Adendum to the historical note. This was the first 5.10 in Colorado, and very possibly the first in America. Not only was Northcutt sandbagged into doing it in 1959, there wasn't another 5.10 done in Colorado until well into the sixties. I do support the 10d rating. The "trick" is a tiny foot cup stemming right onto the arete, two inches below a small upside down triangular lip.
By Hayden Yurkanis
Nov 6, 2001

Great climb!!! Wouldn't consider it to be harder than 10+
By Lon Black
Apr 29, 2003

What a sweet pitch. Ray Northcutt did a hell of a job.

Well Kreighton, that pin on the traverse still holds a fall. I took one on it today because I'm a dumbass. It's amazing how much harder a move can be when you don't use your head and eyes to find footholds.
By Bo Johnston
Jun 2, 2006
rating: 5.10d 6b+ 21 VII+ 21 E3 5b

I toproped this 2 days ago and pulled it right away. I'm not convinced that I could pull it off as quickly on lead but I'm gonna try! I didn't have any beta on the route and can't see why people find the move so mysterious. It was simply hard on my fingertips. Ouch!
By Kurt Johnson
From: Estes Park, CO
Nov 2, 2006

In his mid 70s, Ray still is as strong as an ox. When he shakes your hand he just about breaks it!
By Meredith DB
From: Boulder, CO
May 4, 2007
rating: 5.10d 6b+ 21 VII+ 21 E3 5b

The pin at the crux traverse was still good when I fell on it last week...
By tooTALLtim
From: Boulder, CO
Aug 7, 2007

Amazing climb! Great crack climbing with an exciting finish. If you can't lead it (like me), TR it from Bastille's anchors, very fun.
By Bruce Hildenbrand
Jan 31, 2008

You can do a variation at the top of the climb. Rather than traverse right at the pin, continue up the ever thinning crack to the anchor. Not much protection for the leader. On a TR it felt about 5.11b.
By tooTALLtim
From: Boulder, CO
Apr 7, 2008

The pin is still good :-p
By Darr
Jun 10, 2008

I had a question on the route. Can I safely get to the anchors to setup my own top rope? I'm going to be climbing solo and while I have all the logistics setup so I can do that safely (backups to all of my protection), I need to be able to get up to the top anchors for this route without any protection. Can it be done without having to go really far out of my way to get up the rock? Thanks for any help.
By George Bell
From: Boulder, CO
Jun 10, 2008

Easiest way to get to the anchors is pitch 1 of Bastille Crack. So unless you can free solo 5.7, you can't get to the anchors without protection.
By GeoffElson Elson
Jun 27, 2008

The pin is still good, but doesn't really come into play if you put one of your smallest cams in the pocket a few inches to the left, the pocket isn't really essential for the move. I placed a tiny gray TCU, and it fit easily with space on either side.
By RiggerMortis
From: Albuquerque New Mexico
Jul 11, 2008

I'd say it's all 5.7 to 5.8 except for the crux move. BTW, it CAN be done without the mystery foothold. You just have to place your left foot really high and hang from the sidepull in the dihedral with your left hand while reaching around the corner for a pinky and ring finger lock in the crack. Then grunt and send. This worked for me (but my partner swore it wouldn't 'til I did it:) Might not work if you're short. I'm 5'10"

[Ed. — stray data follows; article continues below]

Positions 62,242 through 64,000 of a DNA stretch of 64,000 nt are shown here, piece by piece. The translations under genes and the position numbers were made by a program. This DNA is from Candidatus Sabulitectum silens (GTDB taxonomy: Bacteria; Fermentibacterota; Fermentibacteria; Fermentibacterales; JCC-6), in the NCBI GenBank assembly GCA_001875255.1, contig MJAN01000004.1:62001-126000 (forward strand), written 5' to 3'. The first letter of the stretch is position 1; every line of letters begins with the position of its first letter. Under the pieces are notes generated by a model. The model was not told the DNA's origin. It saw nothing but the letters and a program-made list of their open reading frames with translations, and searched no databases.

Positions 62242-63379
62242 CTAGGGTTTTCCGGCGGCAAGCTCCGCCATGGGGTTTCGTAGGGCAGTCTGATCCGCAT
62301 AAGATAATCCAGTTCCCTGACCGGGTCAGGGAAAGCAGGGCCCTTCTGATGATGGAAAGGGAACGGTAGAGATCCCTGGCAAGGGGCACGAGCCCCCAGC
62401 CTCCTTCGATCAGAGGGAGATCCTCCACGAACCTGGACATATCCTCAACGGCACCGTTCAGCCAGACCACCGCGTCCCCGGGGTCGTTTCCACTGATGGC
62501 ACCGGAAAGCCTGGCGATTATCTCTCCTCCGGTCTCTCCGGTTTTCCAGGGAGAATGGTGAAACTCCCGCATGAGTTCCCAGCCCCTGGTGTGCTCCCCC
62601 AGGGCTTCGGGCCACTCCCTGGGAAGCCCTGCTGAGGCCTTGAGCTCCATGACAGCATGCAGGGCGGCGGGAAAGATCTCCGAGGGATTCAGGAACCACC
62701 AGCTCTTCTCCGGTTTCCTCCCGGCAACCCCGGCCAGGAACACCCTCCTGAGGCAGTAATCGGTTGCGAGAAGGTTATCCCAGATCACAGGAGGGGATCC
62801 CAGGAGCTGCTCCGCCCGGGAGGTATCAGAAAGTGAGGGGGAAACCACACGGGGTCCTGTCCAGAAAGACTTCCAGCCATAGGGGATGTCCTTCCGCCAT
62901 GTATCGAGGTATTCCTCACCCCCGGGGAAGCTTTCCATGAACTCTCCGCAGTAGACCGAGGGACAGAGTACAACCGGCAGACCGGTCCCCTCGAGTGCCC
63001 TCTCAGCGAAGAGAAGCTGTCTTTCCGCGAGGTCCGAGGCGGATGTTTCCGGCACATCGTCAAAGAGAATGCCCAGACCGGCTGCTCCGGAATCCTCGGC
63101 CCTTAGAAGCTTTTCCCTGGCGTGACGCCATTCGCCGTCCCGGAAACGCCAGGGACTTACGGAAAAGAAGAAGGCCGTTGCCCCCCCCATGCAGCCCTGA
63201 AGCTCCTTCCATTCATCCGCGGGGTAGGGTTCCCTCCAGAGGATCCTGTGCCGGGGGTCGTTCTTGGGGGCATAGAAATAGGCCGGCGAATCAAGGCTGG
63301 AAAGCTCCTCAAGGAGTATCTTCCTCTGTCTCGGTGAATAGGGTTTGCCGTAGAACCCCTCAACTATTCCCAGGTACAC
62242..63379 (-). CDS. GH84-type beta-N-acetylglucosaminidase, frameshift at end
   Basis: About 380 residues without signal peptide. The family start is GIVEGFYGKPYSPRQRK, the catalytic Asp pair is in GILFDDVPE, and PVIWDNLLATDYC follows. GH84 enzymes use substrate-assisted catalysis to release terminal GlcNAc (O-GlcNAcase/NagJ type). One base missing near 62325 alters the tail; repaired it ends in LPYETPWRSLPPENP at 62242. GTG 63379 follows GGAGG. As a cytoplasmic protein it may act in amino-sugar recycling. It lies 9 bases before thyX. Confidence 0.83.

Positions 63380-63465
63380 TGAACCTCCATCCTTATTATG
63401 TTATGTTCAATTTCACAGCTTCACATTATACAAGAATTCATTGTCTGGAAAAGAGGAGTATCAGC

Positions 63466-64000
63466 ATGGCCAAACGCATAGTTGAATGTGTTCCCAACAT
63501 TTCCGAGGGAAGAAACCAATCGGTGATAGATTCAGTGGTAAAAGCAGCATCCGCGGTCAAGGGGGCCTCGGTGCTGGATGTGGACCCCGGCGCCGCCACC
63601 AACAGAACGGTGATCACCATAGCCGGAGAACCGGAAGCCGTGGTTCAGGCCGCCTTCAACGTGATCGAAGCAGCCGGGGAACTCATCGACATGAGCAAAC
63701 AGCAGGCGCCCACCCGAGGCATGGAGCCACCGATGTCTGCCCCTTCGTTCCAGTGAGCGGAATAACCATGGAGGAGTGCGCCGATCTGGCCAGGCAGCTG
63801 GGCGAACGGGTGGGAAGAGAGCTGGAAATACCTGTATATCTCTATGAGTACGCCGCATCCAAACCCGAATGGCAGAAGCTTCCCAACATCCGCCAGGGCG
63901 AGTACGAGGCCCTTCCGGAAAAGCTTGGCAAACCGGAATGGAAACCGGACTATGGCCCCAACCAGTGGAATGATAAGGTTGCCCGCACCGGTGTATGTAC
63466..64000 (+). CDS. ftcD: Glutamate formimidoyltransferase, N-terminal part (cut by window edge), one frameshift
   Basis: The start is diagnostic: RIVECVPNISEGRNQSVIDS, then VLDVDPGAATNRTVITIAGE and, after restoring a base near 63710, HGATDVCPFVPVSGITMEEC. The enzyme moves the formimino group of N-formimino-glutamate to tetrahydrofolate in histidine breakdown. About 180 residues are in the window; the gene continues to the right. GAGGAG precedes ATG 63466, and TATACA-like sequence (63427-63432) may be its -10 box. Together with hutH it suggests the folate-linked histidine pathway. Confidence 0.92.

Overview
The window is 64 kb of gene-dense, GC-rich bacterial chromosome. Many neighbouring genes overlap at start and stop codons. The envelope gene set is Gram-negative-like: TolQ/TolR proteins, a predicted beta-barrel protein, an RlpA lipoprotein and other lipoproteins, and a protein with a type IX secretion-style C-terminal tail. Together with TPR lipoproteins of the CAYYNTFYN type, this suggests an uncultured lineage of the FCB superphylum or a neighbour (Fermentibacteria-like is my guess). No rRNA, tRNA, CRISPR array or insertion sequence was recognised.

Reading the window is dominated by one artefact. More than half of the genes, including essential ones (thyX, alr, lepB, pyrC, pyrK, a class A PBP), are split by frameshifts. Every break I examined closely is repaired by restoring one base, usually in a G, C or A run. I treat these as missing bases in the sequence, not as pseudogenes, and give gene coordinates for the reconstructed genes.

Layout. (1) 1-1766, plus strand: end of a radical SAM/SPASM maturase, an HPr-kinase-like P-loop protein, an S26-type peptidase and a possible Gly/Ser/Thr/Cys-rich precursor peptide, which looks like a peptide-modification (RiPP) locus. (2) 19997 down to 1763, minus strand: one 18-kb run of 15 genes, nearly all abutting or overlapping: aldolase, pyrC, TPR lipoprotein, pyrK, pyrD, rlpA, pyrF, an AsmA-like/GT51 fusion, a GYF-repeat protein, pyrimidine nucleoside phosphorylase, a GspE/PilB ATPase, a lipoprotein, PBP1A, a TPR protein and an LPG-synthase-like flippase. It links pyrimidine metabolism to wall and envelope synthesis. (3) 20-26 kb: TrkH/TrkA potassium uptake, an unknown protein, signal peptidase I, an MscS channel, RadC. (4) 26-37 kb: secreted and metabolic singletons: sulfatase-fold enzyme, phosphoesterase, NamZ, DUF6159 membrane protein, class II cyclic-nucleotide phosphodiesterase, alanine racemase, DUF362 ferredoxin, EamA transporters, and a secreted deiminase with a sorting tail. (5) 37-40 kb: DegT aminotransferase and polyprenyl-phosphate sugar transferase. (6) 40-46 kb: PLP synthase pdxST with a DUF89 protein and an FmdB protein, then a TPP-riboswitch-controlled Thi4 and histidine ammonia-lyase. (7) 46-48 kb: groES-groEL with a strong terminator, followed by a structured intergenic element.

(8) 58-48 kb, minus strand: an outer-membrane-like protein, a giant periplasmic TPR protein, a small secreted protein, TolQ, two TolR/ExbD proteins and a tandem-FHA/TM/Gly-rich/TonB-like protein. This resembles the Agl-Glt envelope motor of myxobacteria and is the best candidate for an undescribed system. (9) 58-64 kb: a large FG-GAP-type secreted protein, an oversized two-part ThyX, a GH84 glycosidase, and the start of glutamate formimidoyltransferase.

By Top Rope Hero
From: Was Estes Park, now homeless
Apr 29, 2010
rating: 5.11- 6c 22 VIII+ 22 E3 5c

Feels like 5.11 death if'n you've got fat fingers and can only wrench at most your tips at the crux finger lock.

Oh--and decades later, that pin/ring is still holding leader falls....
May 26, 2010

The grade isn't really that important to me, but for context this feels harder than the first pitch of Genesis and at least as difficult as the crux on the Northwest Corner.

Fun little route.
By Phil Lauffen
From: The Bubble
Sep 12, 2010
rating: 5.10d 6b+ 21 VII+ 21 E3 5b

Harder to onsight.... Once you fall on the pin once, you get the general idea, and it's relatively easy.
By Marty Combs
From: Boulder, CO
Apr 7, 2011
rating: 5.11a 6c 22 VII+ 22 E3 5c

A superb climb, but it is a little spicy cranking the crux above the 2 old, rusty pitons. Old pitons are always good until they're not.
By NickViator
From: Denver, CO
Aug 25, 2013

Luckily I didn't have to test the ring piton on this climb yesterday, but the party below me took a fall on it and it held. From what I've read, that piton must have held thousands of falls over the years. Great short climb nonetheless.
By bonnie bonbits
From: colorado front range
Jun 6, 2014

Delicate, thin bits at the crux, yes, but with the piton and good pro just before and after it, it totally goes. Full-on technical bits, definitely not strengthy. So being 5'3" at best, and in Eldo, I'm quite rather surprised by the 5.10"d" rating. Especially since the entire bit to the crux is smooth jammin' and restful climbing (because I'm definitely not an Eldo 5.10 leader, and I've backed off Eldo 5.9s harder than this).
By Peter Lewis
From: Bridgton, Maine
Sep 16, 2014

I remember falling on that pin in 1983. Nice to know it's still good.
By Austin Cooner
Jun 24, 2015
rating: 5.10c/d 6b+ 21 VII+ 21 E3 5b

So good. Stellar movement. Wish this was a full pitch!